Source: U.S. Energy Information Administration, Electric Power Monthly
Increases in U.S. wind and solar generation are driven largely by capacity additions. In 2008, the United States had 25 gigawatts (GW) of wind generating capacity. By the end of 2018, 94 GW of wind generating capacity was operating on the electric grid. Almost all of this capacity is onshore; one offshore wind plant, located on Block Island, off the coast of Rhode Island, has a capacity of 30 megawatts. Similarly, installed solar capacity grew from an estimated less than 1 GW in 2008 to 51 GW in 2018. In 2018, 1.8 GW of this solar capacity was solar thermal, 30 GW was utility-scale solar photovoltaics (PV), and the remaining 20 GW was small-scale solar PV.
Growth in renewable technologies in the United States, particularly in wind and solar, has been driven by federal and state policies and declining costs. Federal policies such as the American Reinvestment and Recovery Act of 2009 and the Production Tax Credit and Investment Tax Credits for wind and solar have spurred project development.
In addition, state-level policies, such as renewable portfolio standards, which require a certain share of electricity to come from renewable sources, have increasing targets over time. As more wind and solar projects have come online, economies of scale have led to more efficient project development and financing mechanisms, which has led to continued cost declines.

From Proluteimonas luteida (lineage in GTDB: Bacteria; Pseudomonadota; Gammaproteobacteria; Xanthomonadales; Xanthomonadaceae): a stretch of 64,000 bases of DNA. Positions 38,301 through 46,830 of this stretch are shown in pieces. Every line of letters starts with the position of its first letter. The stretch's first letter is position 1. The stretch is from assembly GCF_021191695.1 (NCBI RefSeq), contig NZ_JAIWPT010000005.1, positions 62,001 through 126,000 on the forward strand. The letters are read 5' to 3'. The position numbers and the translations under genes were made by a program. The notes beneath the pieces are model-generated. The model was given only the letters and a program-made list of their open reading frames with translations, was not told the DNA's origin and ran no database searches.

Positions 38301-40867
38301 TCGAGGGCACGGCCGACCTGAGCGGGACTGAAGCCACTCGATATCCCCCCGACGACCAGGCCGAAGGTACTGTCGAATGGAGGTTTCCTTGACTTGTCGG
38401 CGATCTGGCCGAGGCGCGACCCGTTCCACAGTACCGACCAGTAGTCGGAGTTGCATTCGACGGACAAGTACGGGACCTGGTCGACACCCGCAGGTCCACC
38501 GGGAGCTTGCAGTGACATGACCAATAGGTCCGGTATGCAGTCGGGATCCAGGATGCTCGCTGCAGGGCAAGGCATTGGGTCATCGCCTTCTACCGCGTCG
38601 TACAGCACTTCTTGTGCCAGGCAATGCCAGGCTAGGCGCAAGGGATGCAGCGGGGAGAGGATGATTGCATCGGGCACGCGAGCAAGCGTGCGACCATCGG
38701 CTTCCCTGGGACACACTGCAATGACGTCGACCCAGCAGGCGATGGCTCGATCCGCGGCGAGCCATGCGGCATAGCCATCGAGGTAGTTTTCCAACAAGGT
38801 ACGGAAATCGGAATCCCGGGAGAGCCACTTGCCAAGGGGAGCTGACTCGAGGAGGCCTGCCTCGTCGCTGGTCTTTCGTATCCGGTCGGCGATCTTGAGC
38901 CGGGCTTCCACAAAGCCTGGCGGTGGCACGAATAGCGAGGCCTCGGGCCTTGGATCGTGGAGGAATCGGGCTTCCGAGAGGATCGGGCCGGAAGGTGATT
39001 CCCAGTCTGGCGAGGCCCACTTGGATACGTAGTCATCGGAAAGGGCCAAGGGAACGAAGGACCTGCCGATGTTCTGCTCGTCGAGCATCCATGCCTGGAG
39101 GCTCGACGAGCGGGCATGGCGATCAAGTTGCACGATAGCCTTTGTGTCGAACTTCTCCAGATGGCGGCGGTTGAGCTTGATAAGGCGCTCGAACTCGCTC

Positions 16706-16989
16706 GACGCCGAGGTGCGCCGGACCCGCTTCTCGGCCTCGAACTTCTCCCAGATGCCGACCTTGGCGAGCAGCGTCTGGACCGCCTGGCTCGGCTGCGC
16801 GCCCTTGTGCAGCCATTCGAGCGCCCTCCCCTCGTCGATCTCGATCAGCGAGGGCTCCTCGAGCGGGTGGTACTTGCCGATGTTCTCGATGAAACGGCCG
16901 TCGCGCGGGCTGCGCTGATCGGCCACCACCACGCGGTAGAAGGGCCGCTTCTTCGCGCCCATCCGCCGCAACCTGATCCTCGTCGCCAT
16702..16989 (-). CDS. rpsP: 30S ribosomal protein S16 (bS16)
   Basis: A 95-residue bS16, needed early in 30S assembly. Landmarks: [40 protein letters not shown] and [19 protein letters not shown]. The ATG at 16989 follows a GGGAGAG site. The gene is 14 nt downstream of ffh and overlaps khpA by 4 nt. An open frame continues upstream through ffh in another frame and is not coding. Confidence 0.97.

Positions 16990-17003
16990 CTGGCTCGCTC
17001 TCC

Conventional hydroelectric capacity has remained relatively unchanged in the United States, increasing by 2% since 2008. Changes in hydroelectric generation year-over-year typically reflect changes in precipitation and drought conditions. Between 2008 and 2018, annual U.S. hydroelectric generation was as low as 249 million MWh and as high as 319 million MWh, with hydroelectric generation in 2018 totaling 292 million MWh. Generation from other renewable resources, including biomass and geothermal, increased from 70 million MWh to 79 million MWh in the United States between 2008 and 2018, and it collectively represented 1.9% of total generation in 2018.
Headline crude prices for the week beginning 11 March 2019 – Brent: US$66/b; WTI: US$56/b